Yes we need the surgeons but not for all NETs. Due to the implementation of the bowel cancer screening, we have ever been treating more and more small rectal neuroendocrine tumours (NETs). Our data suggested 42% of the NETs we treated was the ones incidentally found in the bowel cancer screening. Current ENET guideline suggested small rectal NETs are good candidates for endoscopic resection provided that complete pathological resection (R0) is obtained and their risk of metastatic progression is low. Optimal recognition and assessment of suspected NETs at an index procedure may be key to the effectiveness and completeness of subsequent endoscopic resection. This can be improved by the confirmation of round pit pattern (Kudo pit pattern type1) and firmness to palpation of the lesion. Amongst several endoscopic resection methods, advanced techniques such as ESD (endoscopic submucosal dissection), EMR-C (cap assisted EMR) or EMR-L (ligation assisted EMR) should be apply to NET to achieve local clearance at the higher rate. The basic technique was reported inferior for R0 resection (40% for mucosectomy and 17% for polypectomy)1. Endoscopic resection of NET is feasible and safe but it requires advanced techniques, therefore it should be restricted to experienced endoscopists. The long-term outcomes are excellent with R0 resection although distant metastasis may occur therefore appropriate surveillance should be considered.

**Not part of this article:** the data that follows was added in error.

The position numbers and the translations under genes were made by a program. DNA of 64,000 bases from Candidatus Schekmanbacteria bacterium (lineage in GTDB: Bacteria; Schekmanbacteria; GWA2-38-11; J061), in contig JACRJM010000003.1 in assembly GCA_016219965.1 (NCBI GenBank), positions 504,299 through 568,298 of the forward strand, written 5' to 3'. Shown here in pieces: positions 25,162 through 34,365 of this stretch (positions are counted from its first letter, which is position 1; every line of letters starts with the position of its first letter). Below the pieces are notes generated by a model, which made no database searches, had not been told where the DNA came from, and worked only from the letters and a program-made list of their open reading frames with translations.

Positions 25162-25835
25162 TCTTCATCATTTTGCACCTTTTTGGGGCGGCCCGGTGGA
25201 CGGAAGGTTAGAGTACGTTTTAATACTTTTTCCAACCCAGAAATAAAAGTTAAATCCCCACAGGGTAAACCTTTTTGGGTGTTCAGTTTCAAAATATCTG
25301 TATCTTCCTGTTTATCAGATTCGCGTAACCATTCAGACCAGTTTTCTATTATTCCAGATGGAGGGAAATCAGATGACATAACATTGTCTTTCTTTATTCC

02 Dec 2019
UK and Ireland Neuroendocrine Tumour Society